Site Navigation

In a recent study looking at the best and worst of Web site design, Forrester Research also examined the best and worst of site navigation. Of the 20 sites studied, nine buried essential content more than four steps away from the homepage, making it difficult for users to accomplish their goals for visiting the site in the first place. The best sites on the Web, Forrester said, use flat navigational structures and fewer steps.

Site Navigation

Here are three ways to ensure that visitors to your site can reach essential content quickly and easily:

1. Devote homepage space to navigation, not decoration. If you’re struggling with providing more Site Navigation aids on your homepage, you may want to rethink what’s there. According to previous studies, Forrester said it found that attractive homepages do little to get people to stay and buy. A good way to collapse navigational levels and cut steps out of user paths, then, is to replace white space and feel-good graphics with the content and functionality users need to accomplish their goals.

2. Prioritize and group. The first step here is to figure out what the most essential content is for the most important set of users visiting your site. Then, you can prioritize and group this content, keeping essential links on or near the homepage. When categories are displayed in groups, users can skip over entire lists of links they don’t need, ultimately shortening their navigational process – and the steps they need to take to buy.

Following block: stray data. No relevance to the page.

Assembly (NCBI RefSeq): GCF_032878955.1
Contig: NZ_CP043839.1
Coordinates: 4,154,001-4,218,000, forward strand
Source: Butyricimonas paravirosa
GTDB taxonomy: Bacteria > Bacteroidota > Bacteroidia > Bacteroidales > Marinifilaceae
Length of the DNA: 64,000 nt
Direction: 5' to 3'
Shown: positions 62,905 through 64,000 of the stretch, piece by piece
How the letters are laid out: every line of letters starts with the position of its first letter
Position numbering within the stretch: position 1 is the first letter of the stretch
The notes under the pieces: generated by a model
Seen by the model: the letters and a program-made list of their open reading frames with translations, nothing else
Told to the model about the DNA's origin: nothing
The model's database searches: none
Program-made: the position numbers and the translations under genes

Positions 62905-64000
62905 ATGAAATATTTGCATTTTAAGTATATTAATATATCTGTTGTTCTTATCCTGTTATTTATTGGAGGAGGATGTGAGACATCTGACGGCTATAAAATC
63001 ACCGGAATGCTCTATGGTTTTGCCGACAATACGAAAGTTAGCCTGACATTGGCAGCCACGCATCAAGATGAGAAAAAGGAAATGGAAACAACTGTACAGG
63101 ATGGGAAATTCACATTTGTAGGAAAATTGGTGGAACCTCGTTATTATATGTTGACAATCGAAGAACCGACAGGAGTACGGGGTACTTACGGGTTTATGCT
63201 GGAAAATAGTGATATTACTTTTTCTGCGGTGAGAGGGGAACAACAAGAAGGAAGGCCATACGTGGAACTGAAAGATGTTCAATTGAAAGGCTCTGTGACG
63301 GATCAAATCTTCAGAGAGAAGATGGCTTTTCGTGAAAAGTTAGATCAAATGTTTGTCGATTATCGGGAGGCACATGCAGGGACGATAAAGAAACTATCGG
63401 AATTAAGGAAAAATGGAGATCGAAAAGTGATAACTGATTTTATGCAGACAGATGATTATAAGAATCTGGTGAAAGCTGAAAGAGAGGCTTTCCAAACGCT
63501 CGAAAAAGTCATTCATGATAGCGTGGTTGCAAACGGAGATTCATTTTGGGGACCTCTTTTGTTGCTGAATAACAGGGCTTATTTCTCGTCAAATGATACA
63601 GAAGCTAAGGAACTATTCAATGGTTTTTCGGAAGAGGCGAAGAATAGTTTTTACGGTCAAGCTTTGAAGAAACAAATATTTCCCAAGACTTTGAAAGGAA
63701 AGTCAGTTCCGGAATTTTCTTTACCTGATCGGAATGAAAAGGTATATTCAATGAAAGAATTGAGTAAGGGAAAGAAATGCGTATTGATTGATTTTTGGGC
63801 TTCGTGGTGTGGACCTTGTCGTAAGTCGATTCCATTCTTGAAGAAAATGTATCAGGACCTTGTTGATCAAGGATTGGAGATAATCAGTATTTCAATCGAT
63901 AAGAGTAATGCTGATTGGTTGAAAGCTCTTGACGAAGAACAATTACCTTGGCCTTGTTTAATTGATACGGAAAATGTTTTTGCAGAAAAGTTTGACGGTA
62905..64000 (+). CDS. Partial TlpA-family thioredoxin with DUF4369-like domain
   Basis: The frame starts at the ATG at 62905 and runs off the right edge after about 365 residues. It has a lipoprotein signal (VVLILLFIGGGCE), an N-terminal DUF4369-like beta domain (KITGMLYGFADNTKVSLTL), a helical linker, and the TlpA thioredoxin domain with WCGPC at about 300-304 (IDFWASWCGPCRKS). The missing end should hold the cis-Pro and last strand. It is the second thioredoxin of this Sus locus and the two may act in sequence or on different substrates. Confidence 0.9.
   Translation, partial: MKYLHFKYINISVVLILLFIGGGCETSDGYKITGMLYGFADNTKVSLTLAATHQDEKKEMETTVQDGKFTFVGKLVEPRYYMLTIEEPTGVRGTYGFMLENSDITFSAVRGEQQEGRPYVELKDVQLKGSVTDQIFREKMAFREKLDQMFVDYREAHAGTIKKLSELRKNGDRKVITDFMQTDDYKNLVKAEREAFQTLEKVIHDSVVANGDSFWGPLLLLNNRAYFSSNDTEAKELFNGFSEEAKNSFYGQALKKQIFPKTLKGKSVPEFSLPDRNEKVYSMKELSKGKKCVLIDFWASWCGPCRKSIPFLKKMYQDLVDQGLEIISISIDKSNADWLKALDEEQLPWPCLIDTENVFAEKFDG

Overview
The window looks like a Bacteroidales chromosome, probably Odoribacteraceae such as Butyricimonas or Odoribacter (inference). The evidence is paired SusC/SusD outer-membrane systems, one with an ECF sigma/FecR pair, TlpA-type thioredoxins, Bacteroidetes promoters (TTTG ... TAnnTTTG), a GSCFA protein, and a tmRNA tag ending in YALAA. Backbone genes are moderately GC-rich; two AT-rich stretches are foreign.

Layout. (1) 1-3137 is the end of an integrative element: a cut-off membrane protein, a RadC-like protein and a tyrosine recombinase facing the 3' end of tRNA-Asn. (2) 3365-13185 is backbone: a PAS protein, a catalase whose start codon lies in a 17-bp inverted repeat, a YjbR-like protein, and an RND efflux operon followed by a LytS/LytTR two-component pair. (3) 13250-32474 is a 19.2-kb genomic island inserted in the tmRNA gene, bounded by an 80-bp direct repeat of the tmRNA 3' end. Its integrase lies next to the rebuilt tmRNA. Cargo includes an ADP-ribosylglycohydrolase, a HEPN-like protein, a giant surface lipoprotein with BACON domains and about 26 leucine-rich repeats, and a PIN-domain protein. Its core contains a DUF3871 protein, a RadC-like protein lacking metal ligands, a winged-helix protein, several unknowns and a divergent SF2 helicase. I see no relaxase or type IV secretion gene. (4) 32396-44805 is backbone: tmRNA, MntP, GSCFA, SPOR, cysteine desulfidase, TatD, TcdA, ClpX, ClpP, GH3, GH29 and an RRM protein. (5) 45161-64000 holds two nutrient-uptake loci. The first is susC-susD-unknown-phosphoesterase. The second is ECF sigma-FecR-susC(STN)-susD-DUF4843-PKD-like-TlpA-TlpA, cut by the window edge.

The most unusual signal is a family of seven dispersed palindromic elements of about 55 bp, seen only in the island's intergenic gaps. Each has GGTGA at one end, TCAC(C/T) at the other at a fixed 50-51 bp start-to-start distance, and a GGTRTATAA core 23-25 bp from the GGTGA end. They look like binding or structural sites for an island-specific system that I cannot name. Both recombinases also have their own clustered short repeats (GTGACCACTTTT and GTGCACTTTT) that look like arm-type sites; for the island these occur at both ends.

3. Compensate for buried content. Chances are, your site will still need to place lower priority content and functionality more than three steps from the homepage. In those cases, it’s even more important to stick to tried-and-true design practices. For example, make sure your menu choices are clearly written and that users have good Site Navigation page-location feedback at each step of the way. Content that is clearly written and laid-out helps users scan pages and quickly determine if the content they’ve found is the content they need.

For more on Forrester’s Web design study, see:

Seven steps to better overall site design

Four Web design errors to avoid

Mini USA: Driving Web design to the next level:

Forrester Research